Portrait Ulrika Beitnere

Three questions for Ulrika Beitnere

Ulrika Beitnere joined the Max Delbrück Center as a senior scientist in Maike Sander’s group, re-establishing the lab and uncovering mechanisms in diabetes. Previously, she worked at UC Davis on a rare disorder called Angelman syndrome. Helmholtz Monthly spoke to her for its “1 in 45,000” series.

What is the most exciting thing about your job?

Dr Ulrika Beitnere: The most exciting thing about my job is the small thrill that I get when, after long preparation and trials, experiments are working and you get a breakthrough. It excites me that my work has the potential to contribute to society in a meaningful way. Even when my day-to-day work feels like baby steps, we are building on something bigger, we are standing on the shoulders of giants, which is a great feeling to be part of. The other exciting and no less important element in my work are the people that I work and collaborate with and their unique experiences and backgrounds. I am passionate about supporting and training the next generation of scientists.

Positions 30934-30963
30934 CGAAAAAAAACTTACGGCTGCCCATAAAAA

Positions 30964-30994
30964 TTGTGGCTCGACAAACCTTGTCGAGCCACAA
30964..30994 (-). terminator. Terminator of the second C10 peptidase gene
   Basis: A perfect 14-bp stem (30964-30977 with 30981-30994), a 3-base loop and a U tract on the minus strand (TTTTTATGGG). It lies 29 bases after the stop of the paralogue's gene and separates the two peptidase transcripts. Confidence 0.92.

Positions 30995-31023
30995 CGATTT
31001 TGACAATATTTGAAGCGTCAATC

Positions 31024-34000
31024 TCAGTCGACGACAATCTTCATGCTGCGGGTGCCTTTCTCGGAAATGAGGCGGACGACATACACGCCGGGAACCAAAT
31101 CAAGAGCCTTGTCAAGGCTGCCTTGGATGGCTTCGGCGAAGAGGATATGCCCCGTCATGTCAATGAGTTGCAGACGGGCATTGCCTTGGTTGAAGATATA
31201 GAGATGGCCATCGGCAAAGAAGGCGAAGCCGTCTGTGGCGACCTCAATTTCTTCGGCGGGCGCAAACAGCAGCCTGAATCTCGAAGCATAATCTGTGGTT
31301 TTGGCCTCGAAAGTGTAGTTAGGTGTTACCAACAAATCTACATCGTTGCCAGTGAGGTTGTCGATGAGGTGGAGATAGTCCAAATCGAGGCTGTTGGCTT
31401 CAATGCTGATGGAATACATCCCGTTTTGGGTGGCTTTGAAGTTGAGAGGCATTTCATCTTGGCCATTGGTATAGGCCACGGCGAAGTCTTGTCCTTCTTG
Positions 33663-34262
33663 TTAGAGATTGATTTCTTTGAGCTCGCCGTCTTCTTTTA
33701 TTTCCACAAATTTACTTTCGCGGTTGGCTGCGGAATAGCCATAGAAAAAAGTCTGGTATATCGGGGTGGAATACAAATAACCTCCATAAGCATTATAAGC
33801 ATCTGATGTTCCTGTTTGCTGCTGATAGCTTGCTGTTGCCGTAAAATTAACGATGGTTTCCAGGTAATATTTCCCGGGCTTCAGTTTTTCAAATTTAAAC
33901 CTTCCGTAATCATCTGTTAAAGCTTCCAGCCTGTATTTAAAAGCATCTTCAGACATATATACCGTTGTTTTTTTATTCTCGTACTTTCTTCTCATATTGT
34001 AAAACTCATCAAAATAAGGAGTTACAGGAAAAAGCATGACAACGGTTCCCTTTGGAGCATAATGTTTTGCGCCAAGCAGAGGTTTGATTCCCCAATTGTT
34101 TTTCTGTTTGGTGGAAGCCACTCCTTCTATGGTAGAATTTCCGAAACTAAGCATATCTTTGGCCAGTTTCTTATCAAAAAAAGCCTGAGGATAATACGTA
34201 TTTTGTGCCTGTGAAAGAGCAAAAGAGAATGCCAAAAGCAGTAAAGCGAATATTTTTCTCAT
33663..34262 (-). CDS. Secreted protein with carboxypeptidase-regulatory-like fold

If money and time were no object, what would your next project be?

If money and time were no object, I would be interested in exploring the pancreas-brain axis and the gut-pancreas-liver axis a bit more on an organ-on chip. There is a lot of evidence that impaired insulin signaling can have significant consequences on brain function and overall health. Insulin is known for its role in regulating blood sugar levels and facilitating glucose uptake by cells. However, it also plays a crucial role in the brain, where it influences various processes, including memory, neuroinflammation, blood-brain barrier function and increases the risk of neurological disorders. And to add some extra complexity I would like to target it with the newest CRISPR technologies, especially those that target RNA to see if we can find some new important regulators or maybe even correct some of the dysregulated factors.

Who would you like to have dinner with and what would you talk about then?

I would love to dine with the first female president from my home country: Vaira Vike Freiberga. She has been an inspiration to me since I was a teenager. Not only it is interesting to hear how she managed to run a country in a crucial period, where Latvia was transitioning from a former Soviet state to an independent European nation. By advocating Latvia’s integration into international organizations, she was a really effective public speaker on human rights and gender equality. She had an academic background and was also a mom to two children back in the day. I just want to know where she found strength in these roles and if she has any tips on how to nurture leadership qualities in the new generation. This subject resonates with me professionally, as a researcher, and personally, as mother to a four-year-old.

The interview was first published in the newsletter “Helmholtz Monthly”. 

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